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Who you gonna call?: A Plea for Thoughtful Beekeeping

Updated: Jul 20, 2023

Thirty-seven years ago, with a sparkling glint in his eye, President Reagan declared that “The nine most terrifying words in the English language are 'I’m from the government, and I’m here to help.'" His not-so-subtle message was clear—and unfortunate. The people who profess to have our best interests in mind are somehow determined to make our lives worse—a curious message that still echoes from the lips of politicians who try really hard to run the same institutions they decry as harmful. Now, admittedly, it wouldn't take very long to manufacture a list of examples of the government embarking on endeavors of spectacular incompetence. But does a misguided idea or a good idea executed poorly suggest that authorities are necessarily out to get us? Who can we trust to help? (This essay really is about beekeeping, not politics. I promise. Stay with me.)


Thirty-nine years ago, when a giant marshmallow man attempted to take over New York City, there was no doubt about who you were gonna call. Ghostbusters. They had the tools and the know-how to solve the problem, and people generally recognized their expertise in the matter. Nowadays, if you suffer from chest pains, a quick visit to the Roto-Rooter man is probably not your safest bet. And no matter how smart she is, I would never hire a podiatrist to wire my circuit breaker. These examples, of course, seem ridiculous, but are they any more ridiculous than some of the "authorities" we consult when we decide how best to treat our bees or manage our hives (or lives)? (I'm looking at YOU, Facebook and YouTube!) There seems to be an insidious societal distrust of experts that leads us down some destructive paths. Why do we assume that people who devote their lives to studying certain topics have suddenly joined forces to harm us? Has Reagan's warning about government spread to all aspects of our daily lives?


For beekeepers, the lessons can prove costly. If our default position is that experts are working against us, then we assume pernicious conspiracies when we read warning labels on herbicides, pesticides, or mite treatments. A ninety percent mite kill with X-amount of product does not mean that using 10X is going to kill 900%. Indeed, there might be unintended consequences that do more harm than good. That's probably why, after rigorous experimentation, the label said to use a specific amount in the first place. Even worse, we assume that all this talk of mite treatments is just a scam to sell more medications that we don't need, so we rush to the nearest snake-oil salesman who also happens to sell mite-proof, bulletproof, AND kryptonite-proof queens because he sounds more credible than the "experts.".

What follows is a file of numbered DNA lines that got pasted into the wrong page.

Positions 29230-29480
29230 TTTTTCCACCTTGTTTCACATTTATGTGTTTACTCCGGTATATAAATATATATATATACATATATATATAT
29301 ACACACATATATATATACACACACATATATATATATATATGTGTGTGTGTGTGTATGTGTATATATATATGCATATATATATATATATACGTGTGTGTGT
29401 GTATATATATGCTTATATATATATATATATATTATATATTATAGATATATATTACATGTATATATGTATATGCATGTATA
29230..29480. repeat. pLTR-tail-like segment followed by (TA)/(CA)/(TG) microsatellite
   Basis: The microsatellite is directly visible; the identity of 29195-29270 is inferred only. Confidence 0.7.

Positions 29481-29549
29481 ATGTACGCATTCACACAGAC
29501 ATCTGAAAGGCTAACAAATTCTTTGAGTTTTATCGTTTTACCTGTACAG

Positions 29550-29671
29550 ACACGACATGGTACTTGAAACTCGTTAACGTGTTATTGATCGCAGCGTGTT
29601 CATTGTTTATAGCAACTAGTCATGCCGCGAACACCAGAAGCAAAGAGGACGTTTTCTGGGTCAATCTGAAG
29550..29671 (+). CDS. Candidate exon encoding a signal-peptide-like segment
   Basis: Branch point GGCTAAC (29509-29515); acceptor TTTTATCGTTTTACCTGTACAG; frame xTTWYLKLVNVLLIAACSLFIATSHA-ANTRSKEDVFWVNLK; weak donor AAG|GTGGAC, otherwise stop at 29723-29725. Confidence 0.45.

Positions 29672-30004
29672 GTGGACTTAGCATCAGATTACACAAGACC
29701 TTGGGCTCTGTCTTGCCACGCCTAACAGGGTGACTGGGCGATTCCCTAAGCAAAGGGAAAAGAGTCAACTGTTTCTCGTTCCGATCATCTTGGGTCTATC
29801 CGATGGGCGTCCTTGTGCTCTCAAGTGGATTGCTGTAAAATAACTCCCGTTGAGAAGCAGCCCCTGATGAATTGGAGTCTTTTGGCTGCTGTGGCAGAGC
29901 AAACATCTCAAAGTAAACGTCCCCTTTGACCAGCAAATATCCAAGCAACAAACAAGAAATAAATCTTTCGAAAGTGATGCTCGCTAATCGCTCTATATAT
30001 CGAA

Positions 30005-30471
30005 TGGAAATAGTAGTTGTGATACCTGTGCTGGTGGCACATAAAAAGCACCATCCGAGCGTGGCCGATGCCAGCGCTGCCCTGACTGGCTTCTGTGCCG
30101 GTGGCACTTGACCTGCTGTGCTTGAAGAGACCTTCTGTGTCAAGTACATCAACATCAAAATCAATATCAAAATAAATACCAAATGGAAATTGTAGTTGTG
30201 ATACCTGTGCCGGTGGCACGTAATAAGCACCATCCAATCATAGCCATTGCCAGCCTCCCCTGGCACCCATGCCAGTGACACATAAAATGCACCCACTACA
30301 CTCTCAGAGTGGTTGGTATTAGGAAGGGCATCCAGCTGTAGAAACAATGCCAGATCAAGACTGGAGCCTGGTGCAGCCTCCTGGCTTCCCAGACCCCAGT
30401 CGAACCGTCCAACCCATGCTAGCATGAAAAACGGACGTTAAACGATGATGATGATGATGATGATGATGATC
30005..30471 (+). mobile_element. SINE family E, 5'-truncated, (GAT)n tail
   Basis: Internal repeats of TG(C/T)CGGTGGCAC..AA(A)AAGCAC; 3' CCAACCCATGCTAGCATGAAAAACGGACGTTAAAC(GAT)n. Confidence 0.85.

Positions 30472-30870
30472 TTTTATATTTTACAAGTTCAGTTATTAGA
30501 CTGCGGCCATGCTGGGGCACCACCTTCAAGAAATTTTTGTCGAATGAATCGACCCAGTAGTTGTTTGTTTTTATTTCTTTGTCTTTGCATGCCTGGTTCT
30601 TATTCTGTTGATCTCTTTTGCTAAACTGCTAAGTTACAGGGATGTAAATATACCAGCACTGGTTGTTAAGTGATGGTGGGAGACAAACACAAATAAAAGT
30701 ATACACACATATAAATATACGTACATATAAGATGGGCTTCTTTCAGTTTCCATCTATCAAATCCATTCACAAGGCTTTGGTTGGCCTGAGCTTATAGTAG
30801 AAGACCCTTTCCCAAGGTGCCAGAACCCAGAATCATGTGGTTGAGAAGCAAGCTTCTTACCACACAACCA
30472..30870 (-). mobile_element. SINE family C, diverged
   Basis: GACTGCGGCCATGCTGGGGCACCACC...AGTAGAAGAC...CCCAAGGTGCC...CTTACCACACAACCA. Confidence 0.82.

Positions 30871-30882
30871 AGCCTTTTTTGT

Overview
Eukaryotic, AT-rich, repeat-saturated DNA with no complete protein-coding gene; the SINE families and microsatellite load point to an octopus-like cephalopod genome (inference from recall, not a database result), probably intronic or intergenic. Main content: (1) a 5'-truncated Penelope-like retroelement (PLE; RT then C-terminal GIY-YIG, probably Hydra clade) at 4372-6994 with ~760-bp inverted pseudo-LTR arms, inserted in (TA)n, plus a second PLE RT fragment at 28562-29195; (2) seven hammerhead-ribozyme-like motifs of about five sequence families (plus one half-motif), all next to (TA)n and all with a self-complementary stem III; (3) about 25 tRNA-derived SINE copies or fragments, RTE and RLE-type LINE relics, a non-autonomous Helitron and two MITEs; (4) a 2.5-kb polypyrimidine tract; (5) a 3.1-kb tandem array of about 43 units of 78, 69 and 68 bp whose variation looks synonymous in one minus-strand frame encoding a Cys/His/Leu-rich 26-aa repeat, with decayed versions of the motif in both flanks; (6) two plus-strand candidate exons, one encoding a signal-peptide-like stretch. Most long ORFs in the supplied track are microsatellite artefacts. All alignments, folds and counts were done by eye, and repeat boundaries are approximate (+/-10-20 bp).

Science is founded upon the notion of testing ideas, seeing if similar experiments yield similar results, and then drawing conclusions to the best of one's abilities based on the information available at the time. Sometimes, to paraphrase the Big Lebowski, "new stuff comes to light," and recommendations are tweaked accordingly. Tweaking recommendations based on new information is actually a good thing, not evidence of a vast conspiracy to deceive. Realize, too, that anecdotal experiences are not the same as controlled scientific studies. Maybe using ten times the recommended dose of a miticide did actually kill a bunch of mites in your hive one year. That doesn't mean using it was a good idea. Imagine going to a casino and hitting big on a slot machine on the first three tries and drawing the conclusion that playing every day would be a responsible investment in your future. In spite of your early successes, you may come to rethink that financial plan when confronted with new evidence.


When scientists who spend their lives examining the effects of the varroa mite on honey bee colonies suggest that controlling the troublesome bug is critical to successful beekeeping, one response could be "I didn't treat last year, and my hive is still alive. Suck on that, Science!" That does not necessarily invalidate the work of beekeeping experts whose warnings may be based on slightly lengthier, more formal studies.


Another line (falsely) attributed to Ronald Reagan is "trust, but verify." As we continue our beekeeping (and life) journeys, our successes or failures may depend, in part, on whom we decide to trust and how much initiative we take in determining the legitimacy of what we hear. Not all information is created equal. Dismissing experts out of hand simply because they are "experts" seems short-sighted. We owe it to ourselves and our bees to make decisions based on the best available, objective information. Science is not infallible. Experts are not infallible. But most are quite willing to admit when they are wrong. Are we?



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